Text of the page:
Maurice

"Bill Hancox"22/02/2017 01:58:14
avatar
257 forum posts
77 photos

I replaced all the bulbs in the house with LED equiv. I now have beautiful bright light throughout the house. I replaced the tubes in one older 4' fluorescent fixture in my shop with 2 Phillips LED drop in tubes ($17 each). These require a magnetic ballast which to the best of my knowledge are no longer manufactured in North America. I believe they have been replaced by electronic ballasts. I replaced the 4' fixture over my workbench with a 4' integral LED fixture ($150). The light is magnificent. I no longer have to turn on additional lamps to see the work at hand. I also replaced the lamps on my lathe, drill press and bench grinder with LED bulbs. It will be interesting to see this month's electric bill.

Toby22/02/2017 08:49:03
117 forum posts
17 photos

I have to admit I thought the only way of getting decent LED light was to replace the whole fitting rather than just using a retrofit LED tube. From the comments above though it sounds like they have improved a lot and I am behind the times!

Having said that, the specs don't back up the views above.

eg a Ledkia 5ft tube here**LINK**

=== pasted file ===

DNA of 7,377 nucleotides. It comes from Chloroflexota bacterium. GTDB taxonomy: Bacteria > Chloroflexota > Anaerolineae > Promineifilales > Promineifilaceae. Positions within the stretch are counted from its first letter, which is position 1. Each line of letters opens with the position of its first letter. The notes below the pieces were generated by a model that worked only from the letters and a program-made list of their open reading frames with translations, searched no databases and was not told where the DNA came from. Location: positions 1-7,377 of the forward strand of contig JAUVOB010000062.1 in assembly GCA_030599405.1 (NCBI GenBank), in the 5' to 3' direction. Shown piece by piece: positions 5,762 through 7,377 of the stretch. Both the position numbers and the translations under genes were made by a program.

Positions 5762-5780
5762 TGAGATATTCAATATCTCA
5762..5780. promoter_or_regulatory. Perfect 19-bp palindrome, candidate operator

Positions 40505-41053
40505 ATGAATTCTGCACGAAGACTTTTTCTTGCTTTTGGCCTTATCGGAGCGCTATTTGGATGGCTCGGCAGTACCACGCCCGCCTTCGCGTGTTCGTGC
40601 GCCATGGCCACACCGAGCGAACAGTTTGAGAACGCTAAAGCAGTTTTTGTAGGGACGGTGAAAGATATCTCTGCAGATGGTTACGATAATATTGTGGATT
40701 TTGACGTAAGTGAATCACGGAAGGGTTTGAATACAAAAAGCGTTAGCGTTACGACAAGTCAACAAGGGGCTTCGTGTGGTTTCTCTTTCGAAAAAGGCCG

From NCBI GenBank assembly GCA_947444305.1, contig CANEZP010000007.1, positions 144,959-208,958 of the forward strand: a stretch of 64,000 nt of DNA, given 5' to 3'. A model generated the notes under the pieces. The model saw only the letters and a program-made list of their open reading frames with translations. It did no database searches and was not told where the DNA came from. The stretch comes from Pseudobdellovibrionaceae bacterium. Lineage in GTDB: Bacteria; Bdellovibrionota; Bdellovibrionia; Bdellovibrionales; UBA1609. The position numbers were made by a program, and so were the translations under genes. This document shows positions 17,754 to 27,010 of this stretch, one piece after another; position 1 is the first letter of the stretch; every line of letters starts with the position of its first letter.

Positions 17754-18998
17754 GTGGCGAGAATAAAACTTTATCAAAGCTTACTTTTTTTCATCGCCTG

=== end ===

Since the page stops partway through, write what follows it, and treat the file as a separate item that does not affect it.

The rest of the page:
is 2200 lumen.

A standard flozzy tube is about 5500 lumen.

Which is about what I would expect as the LED is only 22W vs the flozzy at 58W and the efficiency of LED is not that different to fluorescent. (certainly not twice as good)

EDIT: according to wikipedia a T8 fluorescent tube is about 80lm/W efficiency, leds are up to about 100 to 130lm/W now so, while LEDs are noticeably more efficient you would still need around the same power input to give a significant light output. And that is the trouble with LEDs they don't like power as they get hot and fail, hence there fact that overall the struggle to match fuorescent.

The story is slightly difference with CFL incandescent replacements, theses small, coiled, tubes are not very efficient so it is possible to get like for like LEDs that are as good if not better.

In my house all bayonet and edison screw bulbs (and GU10 spots) are now LED but any tubes are still fluorescent. If I was to replace the fitting though I would go with LED as long as cost and style were not issues. 

Edited By Toby on 22/02/2017 09:11:09

Geoff Theasby22/02/2017 09:38:34
613 forum posts
17 photos

The advantage of LEDs is that they run cool and last much longer. It helps if they are low voltage types, fed from a transformer, rather than mains powered ones. CFLs also last a long time, some of my domestic lights have lasted 10 years w/o replacement. Individual mains bulbs, esp. in a multi-branch fitting have a worse record. BTW, CFLs are not incandescent. There is no hot, glowing filament giving off light, but an electric discharge in the gas within.